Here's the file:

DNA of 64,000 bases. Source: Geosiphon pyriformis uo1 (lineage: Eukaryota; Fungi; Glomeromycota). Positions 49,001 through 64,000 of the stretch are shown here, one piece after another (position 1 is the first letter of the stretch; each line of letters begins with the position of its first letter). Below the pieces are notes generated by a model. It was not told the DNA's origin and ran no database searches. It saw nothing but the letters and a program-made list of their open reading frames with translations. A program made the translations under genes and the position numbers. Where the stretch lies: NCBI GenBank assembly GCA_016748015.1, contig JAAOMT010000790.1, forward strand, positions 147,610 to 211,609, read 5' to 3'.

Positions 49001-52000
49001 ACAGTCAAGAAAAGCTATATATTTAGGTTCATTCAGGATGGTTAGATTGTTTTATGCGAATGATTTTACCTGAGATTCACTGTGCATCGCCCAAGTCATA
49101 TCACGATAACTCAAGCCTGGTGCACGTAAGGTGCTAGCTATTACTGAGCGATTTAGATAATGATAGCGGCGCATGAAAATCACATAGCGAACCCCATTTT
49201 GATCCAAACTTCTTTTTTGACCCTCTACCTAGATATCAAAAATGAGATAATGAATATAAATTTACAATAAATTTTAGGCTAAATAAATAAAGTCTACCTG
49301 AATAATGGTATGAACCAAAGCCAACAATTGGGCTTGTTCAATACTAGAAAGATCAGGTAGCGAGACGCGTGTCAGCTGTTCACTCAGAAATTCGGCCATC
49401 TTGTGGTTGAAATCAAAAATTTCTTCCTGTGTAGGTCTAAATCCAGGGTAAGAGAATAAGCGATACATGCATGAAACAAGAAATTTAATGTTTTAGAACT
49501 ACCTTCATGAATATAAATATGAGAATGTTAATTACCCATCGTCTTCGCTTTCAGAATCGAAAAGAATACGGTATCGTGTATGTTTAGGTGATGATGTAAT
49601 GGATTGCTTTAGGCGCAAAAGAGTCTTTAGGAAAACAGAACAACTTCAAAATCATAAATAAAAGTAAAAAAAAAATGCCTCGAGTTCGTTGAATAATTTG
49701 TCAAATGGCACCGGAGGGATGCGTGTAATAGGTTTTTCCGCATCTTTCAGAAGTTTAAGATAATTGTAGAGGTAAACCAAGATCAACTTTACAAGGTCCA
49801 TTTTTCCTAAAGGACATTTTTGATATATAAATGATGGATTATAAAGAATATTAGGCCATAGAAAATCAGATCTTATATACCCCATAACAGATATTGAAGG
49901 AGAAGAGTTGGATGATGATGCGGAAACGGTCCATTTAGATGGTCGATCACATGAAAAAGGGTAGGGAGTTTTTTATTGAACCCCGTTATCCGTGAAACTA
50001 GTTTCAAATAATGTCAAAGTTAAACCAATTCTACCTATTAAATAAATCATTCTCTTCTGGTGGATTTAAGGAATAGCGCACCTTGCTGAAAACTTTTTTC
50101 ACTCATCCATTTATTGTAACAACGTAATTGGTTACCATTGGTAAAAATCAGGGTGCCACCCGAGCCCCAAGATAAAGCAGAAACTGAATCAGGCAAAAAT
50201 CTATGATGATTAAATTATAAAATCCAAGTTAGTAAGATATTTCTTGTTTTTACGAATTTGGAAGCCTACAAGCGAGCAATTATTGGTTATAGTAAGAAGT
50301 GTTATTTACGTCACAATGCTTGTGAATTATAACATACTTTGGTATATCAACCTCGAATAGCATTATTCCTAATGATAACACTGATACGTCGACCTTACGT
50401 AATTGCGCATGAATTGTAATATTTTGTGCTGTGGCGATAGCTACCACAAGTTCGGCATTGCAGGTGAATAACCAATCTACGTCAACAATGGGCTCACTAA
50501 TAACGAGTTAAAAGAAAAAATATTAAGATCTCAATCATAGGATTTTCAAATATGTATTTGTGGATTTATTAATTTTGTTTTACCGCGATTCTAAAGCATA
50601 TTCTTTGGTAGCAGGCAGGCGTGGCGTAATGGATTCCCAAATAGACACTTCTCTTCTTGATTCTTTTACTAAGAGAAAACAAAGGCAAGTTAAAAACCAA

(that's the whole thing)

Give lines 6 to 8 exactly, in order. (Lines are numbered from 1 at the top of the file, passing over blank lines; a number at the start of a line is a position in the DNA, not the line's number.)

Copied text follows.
49301 AATAATGGTATGAACCAAAGCCAACAATTGGGCTTGTTCAATACTAGAAAGATCAGGTAGCGAGACGCGTGTCAGCTGTTCACTCAGAAATTCGGCCATC
49401 TTGTGGTTGAAATCAAAAATTTCTTCCTGTGTAGGTCTAAATCCAGGGTAAGAGAATAAGCGATACATGCATGAAACAAGAAATTTAATGTTTTAGAACT
49501 ACCTTCATGAATATAAATATGAGAATGTTAATTACCCATCGTCTTCGCTTTCAGAATCGAAAAGAATACGGTATCGTGTATGTTTAGGTGATGATGTAAT